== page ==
Cyprus developer appears in court

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Cyprus Property News
Cyprus Property News

Accused of causing grievous bodily harm to Conor O’Dwyer, property developer Christoforos Karayiannas and others appeared in the Famagusta District Court yesterday

THE ASSAULT case involving a Cyprus property developer and Conor O’Dwyer finally got underway at the Famagusta District Court yesterday, with judge Evi Antoniou presiding.

The case concerns an alleged attack on Mr O’Dwyer by a local property developer, Christoforos Karayiannas, his son Marios and a third unnamed man causing him grievous bodily harm. The alleged incident took place more than a year ago in the village of Frenaros near Ayia Napa and resulted in Mr O’Dwyer being hospitalised for six days.

Earlier proceedings were postponed after defence lawyers expressed concerns that it was being secretly tape-recorded. And when the case restarted on April 30th, it was postponed yet again when one of the defendants failed to appear.

Yesterday, the court heard Conor O’Dwyer describe details of his alleged beating and the Police presented several items of blood stained clothing O’Dwyer was wearing during the alleged assault.

Conor O'Dwyer pictured in hospital following the alleged assault
Conor O’Dwyer pictured in hospital following the alleged assault

The dispute that led to the alleged assault centres on the cancellation of Mr O’Dwyer’s contract by the property developers some half way through payment, even though the house that he and his wife had bought in Frenaros was already registered in his name at the Land Registry.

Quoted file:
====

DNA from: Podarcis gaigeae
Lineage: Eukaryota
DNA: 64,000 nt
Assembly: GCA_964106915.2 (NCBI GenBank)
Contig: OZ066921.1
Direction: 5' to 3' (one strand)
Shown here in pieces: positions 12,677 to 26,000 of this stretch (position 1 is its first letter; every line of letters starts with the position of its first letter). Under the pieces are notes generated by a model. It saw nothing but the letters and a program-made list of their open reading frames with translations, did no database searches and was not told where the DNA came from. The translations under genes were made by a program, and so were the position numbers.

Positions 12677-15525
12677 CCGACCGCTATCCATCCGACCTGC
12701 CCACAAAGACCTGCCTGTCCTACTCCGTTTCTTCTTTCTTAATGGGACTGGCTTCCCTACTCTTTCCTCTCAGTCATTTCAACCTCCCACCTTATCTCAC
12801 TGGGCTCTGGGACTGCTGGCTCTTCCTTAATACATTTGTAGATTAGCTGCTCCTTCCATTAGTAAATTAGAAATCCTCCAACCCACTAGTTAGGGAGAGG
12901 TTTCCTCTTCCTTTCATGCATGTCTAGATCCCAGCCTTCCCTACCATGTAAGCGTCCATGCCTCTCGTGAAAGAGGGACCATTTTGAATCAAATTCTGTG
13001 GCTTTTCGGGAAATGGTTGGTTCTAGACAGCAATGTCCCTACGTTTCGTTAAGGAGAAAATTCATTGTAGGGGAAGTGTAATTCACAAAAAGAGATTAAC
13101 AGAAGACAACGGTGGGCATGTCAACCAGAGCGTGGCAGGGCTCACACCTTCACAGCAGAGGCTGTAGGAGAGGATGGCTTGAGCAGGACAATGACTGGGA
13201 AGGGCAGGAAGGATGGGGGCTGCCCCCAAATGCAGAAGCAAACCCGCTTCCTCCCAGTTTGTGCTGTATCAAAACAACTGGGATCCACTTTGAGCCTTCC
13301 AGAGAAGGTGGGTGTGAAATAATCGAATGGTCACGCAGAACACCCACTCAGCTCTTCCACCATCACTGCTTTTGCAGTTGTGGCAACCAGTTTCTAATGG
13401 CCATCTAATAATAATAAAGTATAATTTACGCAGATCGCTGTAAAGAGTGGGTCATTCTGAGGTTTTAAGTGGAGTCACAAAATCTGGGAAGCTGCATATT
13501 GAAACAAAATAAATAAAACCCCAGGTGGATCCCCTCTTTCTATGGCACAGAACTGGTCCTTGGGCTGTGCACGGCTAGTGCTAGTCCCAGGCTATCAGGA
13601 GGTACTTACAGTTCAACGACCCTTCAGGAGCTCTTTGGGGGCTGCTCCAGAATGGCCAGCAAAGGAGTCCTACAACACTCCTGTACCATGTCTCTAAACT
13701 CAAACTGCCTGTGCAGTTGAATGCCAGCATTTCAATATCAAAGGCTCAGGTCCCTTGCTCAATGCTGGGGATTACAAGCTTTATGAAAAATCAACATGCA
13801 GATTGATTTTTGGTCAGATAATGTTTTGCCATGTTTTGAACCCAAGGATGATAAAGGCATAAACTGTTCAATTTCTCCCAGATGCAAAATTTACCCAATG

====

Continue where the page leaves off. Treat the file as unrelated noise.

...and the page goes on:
O’Dwyer had complained because he said the developers were not keeping to the original plans he was paying for. They then cancelled the contact accusing him of not paying the next instalment. The developers then sold the house to someone else, telling O’Dwyer they were keeping his £75,000 sterling for damages.

Countering Mr O’Dwyer claims, a statement from the developers alleged that O’Dwyer had masterminded a plan to extort a newer more expensive property and exorbitant damages from the company.

“After the cancellation of the contract, Mr. O’Dwyer set his plan in motion seeking for his revenge. A revenge originating from the fact that the value of the house he would have bought increased due to the current value housing boom.”

Mr O’Dwyer has published details of his dispute on a website at www.lyingbuilder.com and last year spent 74 nights camping outside the Cyprus High Commission in London in his quest for justice.

The court case against the three accused continues tomorrow.

By: Nigel Howarth Published: Thursday 7th May 2009
To see comments from British expats read this article in the Cyprus Property News
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